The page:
It’s one thing to say, “I’m not gonna move To L.A” as a filmmaker in Miami and another to write and complete a feature film outside of the system. For the third year in a row, the Florida house denied film incentives. Again, across the state we heard a collective sigh as film crews packed their belongings and headed to Atlanta.
It’s tough being a filmmaker in Miami, but be it due to the democratization of technology or the resilience of the South Florida filmmaker, last year we saw some fantastic Miami films – Mark Moormann‘s The Record Man, Billy Corben‘s Dawg Fight, Carla Forte‘s The Holders and of course the man of the hour, director Kenny Riches‘ second feature film, The Strongest Man.
The Srongest Man is a Miami-centric comedy about an anxiety-ridden Cuban man, who fancies himself the strongest man in the world. In a quest to recover his most beloved possession, a stolen bicycle, he finds and loses so much more. Kenny’s film was shot for a nano budget and as every hopeful filmmaker, he submitted it to festivals, then he waited. A few months and many phone calls later, The Strongest Man was screening at the Sundance Film Festival, then the Miami International Film Festival, Kenny had landed an agent and a distribution deal.
I asked Kenny ten questions about how he was able to capture Miami’s spirit animal so well in The Strongest Man – can you guess what it is?
1. When did you move to Miami and what was your first impression?
I moved here three years ago, but had been visiting for quite some time. Escaping the Utah winters. My first impression was that Miami was the most fun place — crazy, interesting, beautiful, diverse, lawless and overall kind of bananas.
How did you get the inspiration for The Strongest Man?
The film is a mashup of lots of different Miami experiences and observations. Mainly getting to know Meatball and my other artist friends here helped to shape much of the film. Maybe a dash of my anxieties and insecurities too.
Is The Strongest Man a metaphor for Miami?
No, I think it’s just a story that involves Miami and some of its many different characters. A portrait of a slice of Miami maybe.
4. What is the difference of shooting in South Florida as opposed to Utah?
The light in Miami is long and atmospheric. Utah has mountains that change the way the sun sets.
5. You had a blended crew and cast – what was it like?
It was fun to introduce the out of towners to Miami, just as Meatball had done for me. Almost all of the cast and crew were friends that I’d either grown up with, befriended in Miami, or worked with before, so I was able to write specifically for them and there was an understanding of what I was going for. Everyone got along really well.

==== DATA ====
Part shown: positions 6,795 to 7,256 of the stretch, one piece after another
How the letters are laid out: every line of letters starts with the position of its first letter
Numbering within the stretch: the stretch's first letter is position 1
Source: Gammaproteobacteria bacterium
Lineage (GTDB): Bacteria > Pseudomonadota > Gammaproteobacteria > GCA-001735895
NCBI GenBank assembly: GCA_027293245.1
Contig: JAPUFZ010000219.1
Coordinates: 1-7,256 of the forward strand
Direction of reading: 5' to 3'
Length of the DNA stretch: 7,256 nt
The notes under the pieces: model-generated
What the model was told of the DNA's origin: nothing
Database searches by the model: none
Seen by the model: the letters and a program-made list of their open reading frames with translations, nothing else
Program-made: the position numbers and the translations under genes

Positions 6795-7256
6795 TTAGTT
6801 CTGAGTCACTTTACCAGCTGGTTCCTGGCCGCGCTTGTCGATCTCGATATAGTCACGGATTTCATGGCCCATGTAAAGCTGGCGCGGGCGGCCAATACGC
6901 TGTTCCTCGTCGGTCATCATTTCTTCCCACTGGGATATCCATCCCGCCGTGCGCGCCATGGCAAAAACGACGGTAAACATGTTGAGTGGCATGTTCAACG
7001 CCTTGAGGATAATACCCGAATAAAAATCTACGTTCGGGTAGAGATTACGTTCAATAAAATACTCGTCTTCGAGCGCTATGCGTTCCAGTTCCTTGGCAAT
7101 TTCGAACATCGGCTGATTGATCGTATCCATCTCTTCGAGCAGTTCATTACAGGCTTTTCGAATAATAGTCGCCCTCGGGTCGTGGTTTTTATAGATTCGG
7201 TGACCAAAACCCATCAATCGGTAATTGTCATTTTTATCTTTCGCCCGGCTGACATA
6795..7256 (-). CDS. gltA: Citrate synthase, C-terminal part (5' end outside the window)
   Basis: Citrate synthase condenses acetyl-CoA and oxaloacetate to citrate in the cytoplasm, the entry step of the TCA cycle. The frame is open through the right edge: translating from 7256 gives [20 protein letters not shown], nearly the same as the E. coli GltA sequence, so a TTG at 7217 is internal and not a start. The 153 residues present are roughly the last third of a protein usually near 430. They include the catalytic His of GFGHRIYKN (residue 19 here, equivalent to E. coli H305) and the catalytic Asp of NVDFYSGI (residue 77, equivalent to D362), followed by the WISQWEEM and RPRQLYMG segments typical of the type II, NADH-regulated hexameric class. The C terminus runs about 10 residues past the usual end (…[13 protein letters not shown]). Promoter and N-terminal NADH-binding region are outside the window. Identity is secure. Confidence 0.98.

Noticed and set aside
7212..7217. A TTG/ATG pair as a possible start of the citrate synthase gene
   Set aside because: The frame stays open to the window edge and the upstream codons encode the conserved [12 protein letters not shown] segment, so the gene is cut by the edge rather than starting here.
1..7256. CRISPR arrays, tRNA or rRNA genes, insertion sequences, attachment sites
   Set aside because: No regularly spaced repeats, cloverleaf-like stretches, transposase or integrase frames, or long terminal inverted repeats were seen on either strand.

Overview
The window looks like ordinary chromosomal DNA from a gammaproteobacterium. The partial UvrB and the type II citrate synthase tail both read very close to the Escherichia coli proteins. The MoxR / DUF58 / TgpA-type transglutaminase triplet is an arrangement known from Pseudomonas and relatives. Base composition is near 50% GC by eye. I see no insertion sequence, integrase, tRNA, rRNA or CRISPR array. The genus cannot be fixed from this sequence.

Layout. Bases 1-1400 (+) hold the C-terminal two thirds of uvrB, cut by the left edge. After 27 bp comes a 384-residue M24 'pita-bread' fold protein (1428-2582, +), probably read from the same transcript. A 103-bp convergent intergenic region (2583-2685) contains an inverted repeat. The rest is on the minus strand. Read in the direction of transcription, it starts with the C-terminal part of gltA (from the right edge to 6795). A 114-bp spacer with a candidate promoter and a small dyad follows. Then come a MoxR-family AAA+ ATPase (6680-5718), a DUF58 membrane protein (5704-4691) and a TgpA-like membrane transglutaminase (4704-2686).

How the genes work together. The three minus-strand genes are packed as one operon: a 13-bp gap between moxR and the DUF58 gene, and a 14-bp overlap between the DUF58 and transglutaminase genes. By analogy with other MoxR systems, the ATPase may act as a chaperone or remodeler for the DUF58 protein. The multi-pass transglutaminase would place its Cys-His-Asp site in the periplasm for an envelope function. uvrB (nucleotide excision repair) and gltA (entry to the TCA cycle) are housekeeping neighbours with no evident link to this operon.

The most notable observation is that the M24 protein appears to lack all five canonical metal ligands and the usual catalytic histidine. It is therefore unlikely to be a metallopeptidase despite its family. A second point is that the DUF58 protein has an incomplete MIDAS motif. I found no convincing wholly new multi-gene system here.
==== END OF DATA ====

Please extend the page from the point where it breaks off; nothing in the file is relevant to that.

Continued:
6. What was your biggest challenge?
Airplane noise was pretty challenging. We had to stop and wait for planes to pass overhead every few minutes. Sound mixer’s nightmare. Besides that, we did get ocean water in our camera, but that’s a longer story!
7. What is your favorite behind the scenes moment?
At the end of a super long day, everyone was exhausted and grumpy, and we decided to shoot an extra little scene of Conan regurgitating the Guru’s affirmations to a girl at a party. An awkward pick up line basically. It was a hilarious moment that is weird to watch on screen, but had everyone in stitches on set. Paul is a funny little guy.
8. Why did you feel magic realism was necessary as a technique?
I guess I was just writing what felt right. I’ve worked demolition jobs with Meatball where he was basically running through walls and I was following him with a dustpan. Or that’s how I perceived it. I guess with cinema you have the option to take certain liberties, so creating a world that is more like the Miami in Beef’s head rather than real life is the direction I took.
9. Did you always know Patrick Fugit will be a German GURU?
I wrote the Guru for Patrick based on a German character he was doing when visiting me in Berlin. We went miniature golfing in a park and I think that’s when it began.
10. What’s your next adventure?
The next adventure is a new film! I have another Florida film and a Utah film in the works.